Fusobacterium nucleatum Potentiates Intestinal Tumorigenesis in Mice via a Toll-Like Receptor 4/p21-Activated Kinase 1 Cascade
- 114 Downloads
The underlying pathogenic mechanism of Fusobacterium nucleatum in the carcinogenesis of colorectal cancer has been poorly understood.
Using C57BL/6-ApcMin/+ mice, we investigated gut microbial structures with F. nucleatum, antibiotics, and Toll-like receptor 4 (TLR4) antagonist TAK-242 treatment. In addition, we measured intestinal tumor formation and the expression of TLR4, p21-activated kinase 1 (PAK1), phosphorylated-PAK1 (p-PAK1), phosphorylated-β-catenin S675 (p-β-catenin S675), and cyclin D1 in mice with different treatments.
Fusobacterium nucleatum and antibiotics treatment altered gut microbial structures in mice. In addition, F. nucleatum invaded into the intestinal mucosa in large amounts but were less abundant in the feces of F. nucleatum-fed mice. The average number and size of intestinal tumors in F. nucleatum groups was significantly increased compared to control groups in ApcMin/+ mice (P < 0.05). The expression of TLR4, PAK1, p-PAK1, p-β-catenin S675, and cyclin D1 was significantly increased in F. nucleatum groups compared to the control groups (P < 0.05). Moreover, TAK-242 significantly decreased the average number and size of intestinal tumors compared to F. nucleatum groups (P < 0.05). The expression of p-PAK1, p-β-catenin S675, and cyclin D1 was also significantly decreased in the TAK-242-treated group compared to F. nucleatum groups (P < 0.05).
Fusobacterium nucleatum potentiates intestinal tumorigenesis in ApcMin/+ mice via a TLR4/p-PAK1/p-β-catenin S675 cascade. Fusobacterium nucleatum-induced intestinal tumorigenesis can be inhibited by TAK-242, implicating TLR4 as a potential target for the prevention and therapy of F. nucleatum-related colorectal cancer.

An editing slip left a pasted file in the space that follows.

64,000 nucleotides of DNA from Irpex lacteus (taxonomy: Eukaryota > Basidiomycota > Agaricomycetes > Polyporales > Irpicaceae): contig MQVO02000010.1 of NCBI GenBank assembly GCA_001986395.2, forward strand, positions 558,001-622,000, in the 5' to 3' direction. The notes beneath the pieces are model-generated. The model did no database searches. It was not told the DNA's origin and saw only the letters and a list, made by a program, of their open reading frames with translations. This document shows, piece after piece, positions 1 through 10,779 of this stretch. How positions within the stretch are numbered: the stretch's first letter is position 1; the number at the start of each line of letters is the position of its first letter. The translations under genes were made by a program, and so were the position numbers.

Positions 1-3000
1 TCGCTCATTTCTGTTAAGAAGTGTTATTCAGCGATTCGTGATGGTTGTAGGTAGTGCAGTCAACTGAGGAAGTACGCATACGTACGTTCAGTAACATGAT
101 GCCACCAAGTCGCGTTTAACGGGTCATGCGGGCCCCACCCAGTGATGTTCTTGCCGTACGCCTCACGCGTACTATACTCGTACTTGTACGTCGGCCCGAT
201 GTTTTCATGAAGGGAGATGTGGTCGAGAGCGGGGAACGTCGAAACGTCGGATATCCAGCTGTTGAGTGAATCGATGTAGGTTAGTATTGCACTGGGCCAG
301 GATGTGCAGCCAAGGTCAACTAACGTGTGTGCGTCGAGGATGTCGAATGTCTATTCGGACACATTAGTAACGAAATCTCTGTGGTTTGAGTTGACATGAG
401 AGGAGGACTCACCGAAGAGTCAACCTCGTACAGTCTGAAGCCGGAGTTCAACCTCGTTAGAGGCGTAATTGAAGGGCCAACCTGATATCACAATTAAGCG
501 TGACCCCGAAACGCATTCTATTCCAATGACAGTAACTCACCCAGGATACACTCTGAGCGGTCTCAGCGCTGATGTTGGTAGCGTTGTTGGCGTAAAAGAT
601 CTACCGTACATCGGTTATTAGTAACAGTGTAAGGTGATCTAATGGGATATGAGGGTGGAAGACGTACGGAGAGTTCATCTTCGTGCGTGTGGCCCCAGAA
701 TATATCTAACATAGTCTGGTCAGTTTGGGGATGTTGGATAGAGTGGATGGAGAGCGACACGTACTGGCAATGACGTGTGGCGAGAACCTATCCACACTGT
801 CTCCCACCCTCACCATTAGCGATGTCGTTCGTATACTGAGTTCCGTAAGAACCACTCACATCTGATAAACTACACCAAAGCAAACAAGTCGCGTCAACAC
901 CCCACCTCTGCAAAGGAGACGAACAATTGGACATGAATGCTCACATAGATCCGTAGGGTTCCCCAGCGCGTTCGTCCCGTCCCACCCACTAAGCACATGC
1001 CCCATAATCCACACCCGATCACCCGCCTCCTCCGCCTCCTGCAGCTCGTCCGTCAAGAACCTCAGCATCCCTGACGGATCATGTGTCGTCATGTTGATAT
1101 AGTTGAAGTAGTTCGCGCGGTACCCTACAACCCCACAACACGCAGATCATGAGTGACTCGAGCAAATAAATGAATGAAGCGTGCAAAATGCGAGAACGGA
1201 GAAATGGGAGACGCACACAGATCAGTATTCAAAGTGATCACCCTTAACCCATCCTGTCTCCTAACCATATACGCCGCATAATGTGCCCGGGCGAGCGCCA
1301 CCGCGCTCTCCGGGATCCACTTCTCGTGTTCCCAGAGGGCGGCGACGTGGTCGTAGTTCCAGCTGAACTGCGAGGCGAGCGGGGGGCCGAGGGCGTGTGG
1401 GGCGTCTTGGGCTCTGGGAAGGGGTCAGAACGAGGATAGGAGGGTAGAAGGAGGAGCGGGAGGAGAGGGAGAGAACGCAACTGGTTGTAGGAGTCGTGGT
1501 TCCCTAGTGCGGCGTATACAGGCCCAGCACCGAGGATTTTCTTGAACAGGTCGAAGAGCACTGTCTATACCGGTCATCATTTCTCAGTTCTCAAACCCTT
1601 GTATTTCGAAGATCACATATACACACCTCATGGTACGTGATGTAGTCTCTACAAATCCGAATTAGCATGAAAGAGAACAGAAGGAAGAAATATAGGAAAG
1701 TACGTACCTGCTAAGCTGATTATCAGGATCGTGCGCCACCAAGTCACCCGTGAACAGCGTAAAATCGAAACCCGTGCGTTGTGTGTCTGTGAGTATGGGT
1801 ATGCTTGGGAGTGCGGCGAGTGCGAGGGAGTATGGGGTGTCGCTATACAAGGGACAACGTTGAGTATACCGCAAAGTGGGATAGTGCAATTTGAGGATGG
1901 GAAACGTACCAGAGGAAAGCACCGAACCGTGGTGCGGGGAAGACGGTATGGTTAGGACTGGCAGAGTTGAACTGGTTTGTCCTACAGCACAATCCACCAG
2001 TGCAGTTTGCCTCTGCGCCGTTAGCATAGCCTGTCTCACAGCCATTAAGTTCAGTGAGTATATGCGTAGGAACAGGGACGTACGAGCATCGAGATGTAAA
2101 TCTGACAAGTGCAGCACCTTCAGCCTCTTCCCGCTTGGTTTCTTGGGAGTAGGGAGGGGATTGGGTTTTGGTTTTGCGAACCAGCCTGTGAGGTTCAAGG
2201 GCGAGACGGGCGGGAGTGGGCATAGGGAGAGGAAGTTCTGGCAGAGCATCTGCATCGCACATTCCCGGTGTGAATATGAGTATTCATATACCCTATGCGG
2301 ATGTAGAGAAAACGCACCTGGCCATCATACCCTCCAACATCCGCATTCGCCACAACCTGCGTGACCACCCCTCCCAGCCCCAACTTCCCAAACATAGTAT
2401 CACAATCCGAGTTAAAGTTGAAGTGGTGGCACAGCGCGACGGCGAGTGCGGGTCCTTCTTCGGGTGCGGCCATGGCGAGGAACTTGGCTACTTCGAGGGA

KeywordsFusobacterium nucleatum Colorectal cancer β-Catenin signaling Toll-like receptor 4 p21-activated kinase 1
This work was supported by Grants from Natural Science Foundation of the Sichuan Science and Technology Agency (No. 201665).
Compliance with ethical standards
Conflict of interest
The authors declare that they have no conflict of interest.
- 16.Yang Y, Weng W, Peng J, et al. Fusobacterium nucleatum increases proliferation of colorectal cancer cells and tumor development in mice by activating toll-like receptor 4 signaling to nuclear factor-kappa B, and up-regulating expression of microRNA-21. Gastroenterology. 2017;152(851–66):e24.Google Scholar
- 17.Giles RH, van Es JH, Clevers H. Caught up in a Wnt storm: Wnt signaling in cancer. Biochim Biophys Acta BBA Mol Cell Res. 2003;1653:1–24.Google Scholar